International Woman’s Day – a global day celebrating the social, economic, cultural, and political achievements of women!

Today, we continue to celebrate the amazing wahine who contribute to the leadership & governance at HERA!

Yvonne Chan is on our HERA Executive Board and another wahine toa (strong woman) to look up to!  Continuing her career, whilst insuring her whanau are cared for, is a top priority in her books.

This is certainly something that we support and admire Yvonne for doing, as work-life-balance is a core value at HERA which asks our team to be focused on total wellbeing and safety within the work we do.

Check out her quick International Woman’s Day interview below! #IWD22 #breakthebias

Director, External Engagement Office Faculty of Design + Creative Technologies, AUT, Yvonne Chan

Why do you think it is important to celebrate International Women’s Day?

A great excuse for like-minded women to get together for a chat and cup of tea!

Besides the lame comment, I do think it is important that we celebrate women’s achievement, discuss social and political challenges to find ways where we can support other women, so they have fair and equal opportunities to be the best they can be.  It’s important to also have men involved in the activities of the day, as the progression of women cannot be achieved without their support too.


Have you faced any barriers in your career due to being a woman? If so, how did you overcome them?

Having a healthy work-life balance has been important to me to ensure I can maintain a happy family life alongside a successful and fulfilling career.  Due to this personal commitment, and although I have a very strong work ethic, it is not enough to progress up the academic scale, as I need to fulfil research expectations for further promotion.

For academics in leadership roles or with an additional portfolio, research activities would also need to take place in the evenings, weekends, etc, which I believe would affect my home life and is not practising a healthy work-balance.  This would also be a similar challenge for my male colleagues, yet I believe that in general women do mentally feel the burden of being the primary carer and the responsibilities of home life (i.e. daily do’s, caring for children). I have personally accepted and embraced this.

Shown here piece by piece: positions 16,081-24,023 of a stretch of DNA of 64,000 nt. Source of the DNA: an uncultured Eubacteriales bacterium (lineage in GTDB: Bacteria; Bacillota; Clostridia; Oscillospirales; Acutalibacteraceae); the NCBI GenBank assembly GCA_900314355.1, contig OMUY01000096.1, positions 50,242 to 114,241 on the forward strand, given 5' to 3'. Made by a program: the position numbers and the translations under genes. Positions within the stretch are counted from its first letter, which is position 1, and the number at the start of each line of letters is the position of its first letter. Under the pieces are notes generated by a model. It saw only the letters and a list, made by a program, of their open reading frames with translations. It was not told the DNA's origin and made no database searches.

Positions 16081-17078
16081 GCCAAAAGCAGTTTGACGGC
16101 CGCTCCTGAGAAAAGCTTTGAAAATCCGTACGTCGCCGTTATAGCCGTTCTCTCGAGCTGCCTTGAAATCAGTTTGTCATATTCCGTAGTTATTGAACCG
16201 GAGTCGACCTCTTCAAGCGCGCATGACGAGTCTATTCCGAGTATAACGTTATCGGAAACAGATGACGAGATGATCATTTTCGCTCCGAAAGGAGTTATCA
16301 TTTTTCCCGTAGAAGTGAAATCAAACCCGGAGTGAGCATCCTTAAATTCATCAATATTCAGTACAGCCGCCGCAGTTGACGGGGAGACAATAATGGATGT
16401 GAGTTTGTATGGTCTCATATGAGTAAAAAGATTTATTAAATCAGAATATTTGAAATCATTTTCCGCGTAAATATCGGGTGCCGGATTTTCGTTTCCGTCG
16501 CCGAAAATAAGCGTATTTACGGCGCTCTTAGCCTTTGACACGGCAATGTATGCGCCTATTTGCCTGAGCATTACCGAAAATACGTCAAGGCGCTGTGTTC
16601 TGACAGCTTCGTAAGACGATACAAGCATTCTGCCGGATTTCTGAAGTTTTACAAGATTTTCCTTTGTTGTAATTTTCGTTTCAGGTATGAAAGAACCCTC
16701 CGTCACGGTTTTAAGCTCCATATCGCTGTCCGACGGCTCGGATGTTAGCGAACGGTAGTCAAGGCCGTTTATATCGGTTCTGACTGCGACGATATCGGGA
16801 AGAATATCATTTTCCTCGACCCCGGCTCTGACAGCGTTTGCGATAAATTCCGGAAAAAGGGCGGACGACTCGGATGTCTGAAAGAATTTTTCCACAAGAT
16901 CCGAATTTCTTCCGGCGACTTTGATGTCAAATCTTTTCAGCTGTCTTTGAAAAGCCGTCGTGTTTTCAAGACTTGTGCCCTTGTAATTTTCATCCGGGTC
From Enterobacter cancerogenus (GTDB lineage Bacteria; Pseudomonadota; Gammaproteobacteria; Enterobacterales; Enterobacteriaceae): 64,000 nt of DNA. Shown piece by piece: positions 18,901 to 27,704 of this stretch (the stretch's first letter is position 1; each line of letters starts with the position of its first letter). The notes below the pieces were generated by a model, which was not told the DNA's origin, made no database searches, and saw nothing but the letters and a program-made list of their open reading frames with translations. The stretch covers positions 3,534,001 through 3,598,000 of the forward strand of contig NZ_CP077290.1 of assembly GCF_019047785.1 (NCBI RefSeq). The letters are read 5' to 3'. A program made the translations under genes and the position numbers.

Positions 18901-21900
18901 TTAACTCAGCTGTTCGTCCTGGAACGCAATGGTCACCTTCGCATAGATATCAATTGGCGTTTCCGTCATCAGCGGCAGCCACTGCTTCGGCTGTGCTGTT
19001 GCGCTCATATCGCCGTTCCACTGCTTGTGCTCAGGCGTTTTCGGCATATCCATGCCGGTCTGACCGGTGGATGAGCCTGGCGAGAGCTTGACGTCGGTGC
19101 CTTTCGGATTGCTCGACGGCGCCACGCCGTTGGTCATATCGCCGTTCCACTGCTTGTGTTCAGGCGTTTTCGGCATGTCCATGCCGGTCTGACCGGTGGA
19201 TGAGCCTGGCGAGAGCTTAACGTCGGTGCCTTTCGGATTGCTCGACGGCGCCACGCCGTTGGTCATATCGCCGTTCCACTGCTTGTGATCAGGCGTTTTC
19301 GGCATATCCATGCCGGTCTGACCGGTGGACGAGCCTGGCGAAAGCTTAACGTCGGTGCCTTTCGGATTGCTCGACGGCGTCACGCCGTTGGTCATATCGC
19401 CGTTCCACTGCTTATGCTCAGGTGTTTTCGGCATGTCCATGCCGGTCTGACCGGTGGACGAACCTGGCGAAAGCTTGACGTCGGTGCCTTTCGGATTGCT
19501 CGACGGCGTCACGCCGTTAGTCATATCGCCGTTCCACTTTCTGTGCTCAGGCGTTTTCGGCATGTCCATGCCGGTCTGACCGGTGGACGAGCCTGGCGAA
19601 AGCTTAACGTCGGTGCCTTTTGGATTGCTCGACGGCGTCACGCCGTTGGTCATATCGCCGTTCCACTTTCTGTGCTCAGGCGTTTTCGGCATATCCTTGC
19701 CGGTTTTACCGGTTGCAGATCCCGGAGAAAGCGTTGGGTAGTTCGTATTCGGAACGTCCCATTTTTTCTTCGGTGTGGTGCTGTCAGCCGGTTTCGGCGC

My husband is very supportive of my career and is actively engaged with our home life, including taking care of our children, but as a mother and wife I am always considering what is best for my family. So, for now I have accepted to hold off on the academic promotion and to do the best I can for my organisation and family. As a leader and peer supporter, I strive to do what I can to drive positive change and breaking barriers with the intention to make it easier for other women.


What is the most important piece of advice you have been given?

Criticism is a hidden compliment.


How can we encourage more women to pursue entrepreneurship or senior leadership roles in their career?

Women encouraging other women and not seeing them as a threat.  Women understanding (and organisations supporting) that it is OK to put family first, especially when needed.  Believe you can do it and that being a woman is an advantage.


What is the most important message you want to send out to young women thinking about their careers?

Try and connect with your inner self and understand what you would like to achieve in life and what would be personally fulfilling. Don’t compromise your dreams and goals, but reflect on these regularly as they do change over time.


Is there anyone that inspires you in your career?

Women who juggle numerous responsibilities, volunteer their time for social impact, as well as raising a family.


Why do you think diversity in the workplace is so important?

In general, we (the human race) need to get along with each other regardless of our ethnic/culture, socio-economic, gender and sexuality, etc. Globally there are numerous conflicts with so many challenging factors that may not get resolved even in our lifetime. However, small steps towards the bigger picture are essential, hence diversity in the workplace is crucial as this will lead to cultural competence, understanding and hopefully equality.  I believe if we work and support each other harmoniously, we will thrive together faster and effectively for the greater good of society and our planet.


If you could have dinner with three inspirational women, dead or alive, who would they be and why?

Princess Diana – although she had her personal challenges, she strived on with her social work in a way that captured the hearts of so many people.

Cleopatra – a shrewd and powerful leader who made significant political changes.

Wonder Woman – a compassionate warrior, but an ambassador to bring world peace.


Arohanui Yvonne!